MAURO BUSSANI AND VERNON VALENTINE PALMER
Our task is now to summarize and compare the results contained in the national reports. In order to give the reader a helpful overview, we have arranged the results in a series of tables, and at the end of the section we discuss a number of findings and make comparative comments based upon them. Table 8.1 organizes the answers country-by-country, and we have continued to use the liberal, pragmatic and conservative regimes as our ordering principle. Table 8.2 compares two theories of relief, delictual and contractual, and shows the extent to which European systems make recourse to contractual ideas as an alternative to tort. Here the table shows the degree to which they rely on these two grounds instead of the single ground of tort. Table 8.3 breaks down the results for a number of widely-recognized paradigm cases (fitted to our taxonomy),1 and once again the results are organized in terms of the liberal, pragmatic and conservative regimes.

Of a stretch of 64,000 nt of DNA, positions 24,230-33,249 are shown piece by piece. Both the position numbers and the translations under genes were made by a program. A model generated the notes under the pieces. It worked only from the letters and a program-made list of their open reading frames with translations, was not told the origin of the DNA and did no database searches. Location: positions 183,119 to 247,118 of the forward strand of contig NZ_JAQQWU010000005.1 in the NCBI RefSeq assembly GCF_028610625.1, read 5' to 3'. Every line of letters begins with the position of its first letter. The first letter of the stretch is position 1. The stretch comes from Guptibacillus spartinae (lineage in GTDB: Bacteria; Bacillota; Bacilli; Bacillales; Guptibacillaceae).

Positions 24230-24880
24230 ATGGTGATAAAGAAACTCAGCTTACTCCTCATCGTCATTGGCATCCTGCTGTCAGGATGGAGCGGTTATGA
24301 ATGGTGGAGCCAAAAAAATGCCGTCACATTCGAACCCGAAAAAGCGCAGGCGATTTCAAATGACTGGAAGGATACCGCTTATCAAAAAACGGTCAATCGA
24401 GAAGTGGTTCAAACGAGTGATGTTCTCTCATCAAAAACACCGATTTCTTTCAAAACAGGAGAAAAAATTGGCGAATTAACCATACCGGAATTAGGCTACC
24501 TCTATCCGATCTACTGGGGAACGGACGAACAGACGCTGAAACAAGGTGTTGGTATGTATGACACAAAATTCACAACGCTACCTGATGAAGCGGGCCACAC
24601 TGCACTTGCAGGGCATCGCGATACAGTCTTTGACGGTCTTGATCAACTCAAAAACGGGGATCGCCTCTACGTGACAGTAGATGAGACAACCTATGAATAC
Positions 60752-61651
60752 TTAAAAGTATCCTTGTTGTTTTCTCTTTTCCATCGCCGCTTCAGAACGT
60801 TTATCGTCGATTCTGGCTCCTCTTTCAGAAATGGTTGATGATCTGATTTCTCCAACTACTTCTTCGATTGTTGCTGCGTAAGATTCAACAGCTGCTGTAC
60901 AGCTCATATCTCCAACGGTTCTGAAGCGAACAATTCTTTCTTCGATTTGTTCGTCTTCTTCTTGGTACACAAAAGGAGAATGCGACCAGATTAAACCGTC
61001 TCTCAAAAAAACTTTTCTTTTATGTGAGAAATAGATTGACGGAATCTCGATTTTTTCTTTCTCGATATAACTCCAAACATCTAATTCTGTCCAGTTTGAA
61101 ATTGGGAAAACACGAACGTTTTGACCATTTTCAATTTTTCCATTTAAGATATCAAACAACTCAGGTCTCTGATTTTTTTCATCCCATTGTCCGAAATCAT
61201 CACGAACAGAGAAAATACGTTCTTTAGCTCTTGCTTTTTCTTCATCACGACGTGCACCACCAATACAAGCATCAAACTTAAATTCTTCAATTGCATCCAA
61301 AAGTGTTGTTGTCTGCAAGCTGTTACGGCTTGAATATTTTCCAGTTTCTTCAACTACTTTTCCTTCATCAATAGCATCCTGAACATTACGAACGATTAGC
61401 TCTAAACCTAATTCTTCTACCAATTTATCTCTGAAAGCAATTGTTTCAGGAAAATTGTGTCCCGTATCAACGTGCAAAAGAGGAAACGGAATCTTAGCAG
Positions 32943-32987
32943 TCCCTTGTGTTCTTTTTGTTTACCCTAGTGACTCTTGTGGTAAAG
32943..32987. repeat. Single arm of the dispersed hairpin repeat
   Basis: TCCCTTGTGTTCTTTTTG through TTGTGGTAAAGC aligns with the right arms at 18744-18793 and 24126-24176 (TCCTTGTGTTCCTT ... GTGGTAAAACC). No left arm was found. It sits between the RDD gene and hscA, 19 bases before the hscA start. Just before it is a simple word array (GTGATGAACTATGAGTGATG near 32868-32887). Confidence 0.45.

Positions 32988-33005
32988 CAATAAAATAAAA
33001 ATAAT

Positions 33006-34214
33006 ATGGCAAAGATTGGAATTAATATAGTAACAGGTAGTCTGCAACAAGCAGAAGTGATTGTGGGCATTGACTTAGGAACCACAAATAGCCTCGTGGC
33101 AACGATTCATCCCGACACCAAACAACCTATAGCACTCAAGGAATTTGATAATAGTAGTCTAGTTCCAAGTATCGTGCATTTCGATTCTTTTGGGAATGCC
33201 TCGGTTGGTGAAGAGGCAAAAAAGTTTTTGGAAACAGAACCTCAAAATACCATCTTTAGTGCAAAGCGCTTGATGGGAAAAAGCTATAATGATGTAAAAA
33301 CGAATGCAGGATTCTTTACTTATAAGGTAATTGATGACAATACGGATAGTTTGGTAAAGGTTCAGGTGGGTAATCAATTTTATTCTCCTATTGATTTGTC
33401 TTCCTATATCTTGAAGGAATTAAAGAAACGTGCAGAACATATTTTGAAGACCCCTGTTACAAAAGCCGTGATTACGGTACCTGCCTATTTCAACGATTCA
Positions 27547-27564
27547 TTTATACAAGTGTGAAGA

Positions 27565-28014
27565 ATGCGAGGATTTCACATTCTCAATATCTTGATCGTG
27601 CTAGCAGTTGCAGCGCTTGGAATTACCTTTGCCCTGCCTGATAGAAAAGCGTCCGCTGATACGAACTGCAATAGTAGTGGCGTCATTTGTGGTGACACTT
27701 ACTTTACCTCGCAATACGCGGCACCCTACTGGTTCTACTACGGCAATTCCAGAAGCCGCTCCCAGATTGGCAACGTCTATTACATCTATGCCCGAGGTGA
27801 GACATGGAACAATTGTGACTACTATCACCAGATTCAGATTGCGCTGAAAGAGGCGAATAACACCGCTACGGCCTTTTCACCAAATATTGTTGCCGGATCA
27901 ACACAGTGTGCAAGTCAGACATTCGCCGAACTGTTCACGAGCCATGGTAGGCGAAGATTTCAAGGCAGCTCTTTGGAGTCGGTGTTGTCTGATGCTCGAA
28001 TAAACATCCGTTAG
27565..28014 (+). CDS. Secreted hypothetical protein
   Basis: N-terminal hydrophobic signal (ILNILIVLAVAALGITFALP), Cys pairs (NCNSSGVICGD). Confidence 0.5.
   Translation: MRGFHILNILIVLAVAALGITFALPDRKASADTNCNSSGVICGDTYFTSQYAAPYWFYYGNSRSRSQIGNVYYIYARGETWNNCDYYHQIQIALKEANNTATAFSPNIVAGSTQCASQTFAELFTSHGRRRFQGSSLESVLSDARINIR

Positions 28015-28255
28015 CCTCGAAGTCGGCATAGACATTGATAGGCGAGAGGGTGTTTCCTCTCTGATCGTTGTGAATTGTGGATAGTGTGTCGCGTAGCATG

In compiling these results, we consciously followed a conservative way of interpreting the results. We placed the responses into one of three categories: Yes, No, and Problematical. A ‘yes’ means that compensation for pure economic loss would be granted. (We also distinguished, however, between an affirmative grant of recovery in delict and recovery in contract or on some other basis). An answer was not considered a clear-cut yes or no, however, unless the national reporter expressed the probable outcome with clarity and confidence. If for any reason the reporter’s answer indicated doubt or difficulty in predicting the outcome, the case was classified as ‘problematical’. Because of the variety of reasons that may make an answer doubtful (divided jurisprudence, contrary
1 See above, Part I, Chapter 1, n. 4.